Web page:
The Cisco ASA firewall produces thousands of Syslog messages for many different events every day. Auditing and alerting Syslog helps you to monitor network activities in real time and get notified about suspicious events. In this article, I will show you how to set up email notifications on your Cisco ASA device for firewall configuration changes, account login activities, and major hardware-related alerts.
Before configuring the Cisco ASA device SMTP settings, I set up a local SMTP relay server since the Cisco ASA device not supported SMTP with authentication. Therefore let’s see how to set up an SMTP relay server.
Setup Local SMTP Relay Server
Using Postfix (free and open-source mail transfer agent (MTA) that routes and delivers emails) to send email notifications to any email provider causes relay issues like spamming, delay in email delivery, etc. So I had to figure out delivering email notifications quickly to avoid any delay in response to the alerts generated by the Cisco ASA firewall.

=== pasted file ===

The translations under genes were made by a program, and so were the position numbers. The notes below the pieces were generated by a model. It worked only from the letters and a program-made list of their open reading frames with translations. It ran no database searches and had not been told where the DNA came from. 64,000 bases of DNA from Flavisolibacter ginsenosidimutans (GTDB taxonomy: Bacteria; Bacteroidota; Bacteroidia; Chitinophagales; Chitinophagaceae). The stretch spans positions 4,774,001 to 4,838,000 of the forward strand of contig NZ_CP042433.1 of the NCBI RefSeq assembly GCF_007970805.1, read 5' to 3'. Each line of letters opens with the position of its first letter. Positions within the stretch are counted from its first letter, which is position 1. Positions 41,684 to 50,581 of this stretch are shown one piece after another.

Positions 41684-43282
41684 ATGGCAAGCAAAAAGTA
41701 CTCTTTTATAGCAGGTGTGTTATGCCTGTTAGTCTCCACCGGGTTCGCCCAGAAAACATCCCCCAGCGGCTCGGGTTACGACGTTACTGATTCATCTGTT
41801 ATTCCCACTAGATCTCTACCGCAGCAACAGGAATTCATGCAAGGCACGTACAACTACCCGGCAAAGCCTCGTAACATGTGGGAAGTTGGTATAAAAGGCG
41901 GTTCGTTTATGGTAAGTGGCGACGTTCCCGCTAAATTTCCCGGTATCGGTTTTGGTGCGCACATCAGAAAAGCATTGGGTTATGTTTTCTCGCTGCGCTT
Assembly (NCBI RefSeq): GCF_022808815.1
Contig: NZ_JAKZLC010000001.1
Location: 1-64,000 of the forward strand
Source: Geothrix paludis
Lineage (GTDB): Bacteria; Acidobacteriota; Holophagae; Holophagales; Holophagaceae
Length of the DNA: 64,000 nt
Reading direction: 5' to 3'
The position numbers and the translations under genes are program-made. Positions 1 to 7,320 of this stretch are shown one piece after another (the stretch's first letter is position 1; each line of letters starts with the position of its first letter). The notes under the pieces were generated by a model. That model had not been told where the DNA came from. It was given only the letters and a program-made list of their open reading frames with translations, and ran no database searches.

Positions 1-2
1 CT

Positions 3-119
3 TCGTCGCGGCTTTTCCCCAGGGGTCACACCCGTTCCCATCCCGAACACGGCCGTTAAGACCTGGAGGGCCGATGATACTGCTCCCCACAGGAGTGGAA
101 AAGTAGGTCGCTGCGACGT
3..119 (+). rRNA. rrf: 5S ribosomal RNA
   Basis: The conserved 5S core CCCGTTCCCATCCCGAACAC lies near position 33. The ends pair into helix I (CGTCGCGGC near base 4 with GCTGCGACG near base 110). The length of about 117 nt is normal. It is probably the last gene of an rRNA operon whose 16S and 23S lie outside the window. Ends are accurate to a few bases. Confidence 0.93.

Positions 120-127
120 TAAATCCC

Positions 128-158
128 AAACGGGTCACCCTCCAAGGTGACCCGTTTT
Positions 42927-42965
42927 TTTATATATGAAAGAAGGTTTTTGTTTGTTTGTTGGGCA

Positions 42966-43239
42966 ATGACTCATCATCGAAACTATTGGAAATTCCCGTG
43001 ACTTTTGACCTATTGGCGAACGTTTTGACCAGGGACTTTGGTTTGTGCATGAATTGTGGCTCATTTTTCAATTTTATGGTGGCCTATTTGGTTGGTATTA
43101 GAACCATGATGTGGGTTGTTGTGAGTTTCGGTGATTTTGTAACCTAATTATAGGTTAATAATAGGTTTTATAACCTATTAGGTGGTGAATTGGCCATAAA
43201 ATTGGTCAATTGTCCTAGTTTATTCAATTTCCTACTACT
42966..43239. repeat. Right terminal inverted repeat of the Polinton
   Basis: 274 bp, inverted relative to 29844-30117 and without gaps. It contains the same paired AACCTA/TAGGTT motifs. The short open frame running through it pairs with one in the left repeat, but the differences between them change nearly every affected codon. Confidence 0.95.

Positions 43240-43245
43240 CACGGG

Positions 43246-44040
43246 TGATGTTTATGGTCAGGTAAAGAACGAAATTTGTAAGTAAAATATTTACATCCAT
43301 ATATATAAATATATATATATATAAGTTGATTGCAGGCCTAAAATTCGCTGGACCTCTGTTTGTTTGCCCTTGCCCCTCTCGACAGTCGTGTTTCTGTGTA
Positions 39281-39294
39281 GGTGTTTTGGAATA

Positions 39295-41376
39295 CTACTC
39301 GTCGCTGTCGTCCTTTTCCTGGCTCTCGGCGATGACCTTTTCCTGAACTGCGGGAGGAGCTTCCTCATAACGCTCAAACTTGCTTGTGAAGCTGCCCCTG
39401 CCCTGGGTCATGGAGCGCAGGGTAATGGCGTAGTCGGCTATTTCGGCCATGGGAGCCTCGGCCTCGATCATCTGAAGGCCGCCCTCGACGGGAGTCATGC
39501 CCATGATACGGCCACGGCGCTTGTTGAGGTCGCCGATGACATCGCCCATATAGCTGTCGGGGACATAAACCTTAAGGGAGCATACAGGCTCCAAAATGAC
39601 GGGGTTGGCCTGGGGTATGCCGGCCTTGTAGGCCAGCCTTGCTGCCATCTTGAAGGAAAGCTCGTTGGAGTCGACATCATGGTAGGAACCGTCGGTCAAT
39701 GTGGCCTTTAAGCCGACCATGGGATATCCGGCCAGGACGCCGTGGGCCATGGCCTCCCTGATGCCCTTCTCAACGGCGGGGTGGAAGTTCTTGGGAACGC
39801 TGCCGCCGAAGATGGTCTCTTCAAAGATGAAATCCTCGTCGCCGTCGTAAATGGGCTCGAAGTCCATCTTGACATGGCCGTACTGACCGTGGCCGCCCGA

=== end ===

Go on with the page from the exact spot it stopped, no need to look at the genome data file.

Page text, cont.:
AWS has a highly reliable email service called SES (Simple Email Service) which can be used to deliver such emails. In this section, I will be configuring Postfix to relay the email alerts from the ASA firewall to use the AWS SES for delivering emails to recipients. If you already have a secured verified SMTP server, you can use it for this.
If you are like to use Amazon SES, you can refer to Amazon SES Documentations to simply configure and implement the SES solution.
Create SMTP Credentials on Amazon SES
For the authentication between Postfix and Amazon SES, we need to create SMTP Credentials.
Log in to the AWS SES console and navigate to the SMTP settings on the left menu. Then click on the button Create My SMTP Credentials.
Enter the IAM User Name and click on the button Create.
Once created, copy and save the SMTP Username and SMTP Password for later usage.
Install & Configure the SMTP Relay Host
Install the Postfix SMTP server.
apt update apt install postfix
During the installation, it will ask for Postfix Configuration, for that select the Internet Site.
Then give the mail name as FQDN of the server.
Now open the Postfix configuration file
/etc/postfix/main.cf . Then remove the empty relayhost line and add the following lines at the end of the file: